I’ve been having a lot of casseroles lately. The key to a good casserole is having a lot of good ingredients, but sometimes a casserole is missing a couple crucial ingredients. With a little touch-up to fill in the gastronomic gaps, however, you can have yourself a really tasty meal. This month we have been writing about how to step into a career after graduate school. In my post this week, I will be adding a dash here and a handful there of extra necessary ingredients to successfully navigating yourself right into employment.
Be an active job searcher
There are a lot of sites devoted job postings. If you haven’t already become a member of listservs and organizations relevant to your field, now is a good time. There are often job postings within these listservs that are great opportunities.
There are also a lot of jobs that are not posted, so it’s a great idea to contact places you’d like to work and let them know. Even if they’re not hiring now, they’ll think of you later.
When you are in contact with potential employers, it is important to deliver your message in a way such that you are saying what you mean to say, and in a concise manner. Just think of all of the undergrads that you have TA’d who come to you with questions/comments/complaints, but have not clearly formulated what it is exactly that they’d like to say. Jeremy spoke about perfecting your elevator speech, which is exactly the type of preparation that will make you a strong candidate.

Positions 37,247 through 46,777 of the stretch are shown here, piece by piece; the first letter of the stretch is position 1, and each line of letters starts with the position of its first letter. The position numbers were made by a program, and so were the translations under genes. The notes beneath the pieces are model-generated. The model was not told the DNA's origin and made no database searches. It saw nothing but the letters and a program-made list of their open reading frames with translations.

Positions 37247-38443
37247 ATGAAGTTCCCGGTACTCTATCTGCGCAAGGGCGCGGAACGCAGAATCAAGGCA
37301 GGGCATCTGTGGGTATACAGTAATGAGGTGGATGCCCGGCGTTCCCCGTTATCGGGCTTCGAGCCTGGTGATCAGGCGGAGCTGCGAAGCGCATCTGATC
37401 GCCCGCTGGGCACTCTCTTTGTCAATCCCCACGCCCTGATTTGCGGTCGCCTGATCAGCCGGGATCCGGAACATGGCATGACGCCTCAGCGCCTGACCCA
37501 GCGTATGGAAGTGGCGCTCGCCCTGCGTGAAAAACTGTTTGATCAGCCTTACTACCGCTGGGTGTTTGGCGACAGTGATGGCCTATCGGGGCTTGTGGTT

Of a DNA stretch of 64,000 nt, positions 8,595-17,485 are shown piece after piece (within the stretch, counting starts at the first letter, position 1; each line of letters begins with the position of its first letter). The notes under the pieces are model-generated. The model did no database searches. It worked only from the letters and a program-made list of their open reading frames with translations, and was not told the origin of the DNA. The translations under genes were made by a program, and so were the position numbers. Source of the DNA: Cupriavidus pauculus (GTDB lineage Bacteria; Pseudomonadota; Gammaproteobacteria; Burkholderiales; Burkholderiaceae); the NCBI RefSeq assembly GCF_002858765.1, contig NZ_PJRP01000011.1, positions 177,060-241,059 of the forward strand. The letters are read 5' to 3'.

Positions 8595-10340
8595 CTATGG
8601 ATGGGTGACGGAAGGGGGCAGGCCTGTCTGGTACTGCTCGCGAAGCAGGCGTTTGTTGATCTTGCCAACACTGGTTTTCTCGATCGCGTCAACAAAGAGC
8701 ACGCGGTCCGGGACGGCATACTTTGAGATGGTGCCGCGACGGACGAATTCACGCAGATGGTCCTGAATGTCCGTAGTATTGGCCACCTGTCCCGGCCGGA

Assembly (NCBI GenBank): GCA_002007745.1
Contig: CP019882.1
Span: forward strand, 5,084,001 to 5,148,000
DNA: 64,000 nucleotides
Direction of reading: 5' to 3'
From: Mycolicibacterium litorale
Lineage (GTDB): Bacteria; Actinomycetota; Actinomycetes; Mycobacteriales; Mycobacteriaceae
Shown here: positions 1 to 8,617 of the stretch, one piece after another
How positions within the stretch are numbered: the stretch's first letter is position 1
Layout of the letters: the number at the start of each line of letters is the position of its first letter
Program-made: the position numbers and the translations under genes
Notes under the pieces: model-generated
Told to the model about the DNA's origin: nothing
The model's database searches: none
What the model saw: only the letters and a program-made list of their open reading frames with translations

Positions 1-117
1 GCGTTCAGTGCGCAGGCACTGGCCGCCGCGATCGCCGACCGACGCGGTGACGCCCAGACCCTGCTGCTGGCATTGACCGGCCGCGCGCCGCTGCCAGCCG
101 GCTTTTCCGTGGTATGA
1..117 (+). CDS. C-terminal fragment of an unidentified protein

Think about skills as transferable
We often think about the skills that we have developed as being specific to a particular context. For example, I am in Clinical Psychology, and we sometimes forget that much of the same principles that apply to one area of practice often apply to others. When thinking about your fundamental skills, also think about how you may be able to apply them creatively to meet other types of job requirements.
Rejection is an opportunity
If you are on the job market and not getting any rejections, there’s a decent chance that you’re not putting yourself out there enough. Every time you get rejected from a prospective employment opportunity, there is an opportunity for you to amend your approach.
Be nice (and respectful)
For many, it may come as no surprise that a genuinely nice demeanor is typically well received. However, remember that it’s a small world – you never know when you’ll need a favour or cross paths. So, network, make friends, and help people out when you have the opportunity, first and foremost because being a good person is good, but also because it can help your keep career options open.
Thanks for reading our posts this month. If you have any tips for your fellow readers, be sure to make a comment below!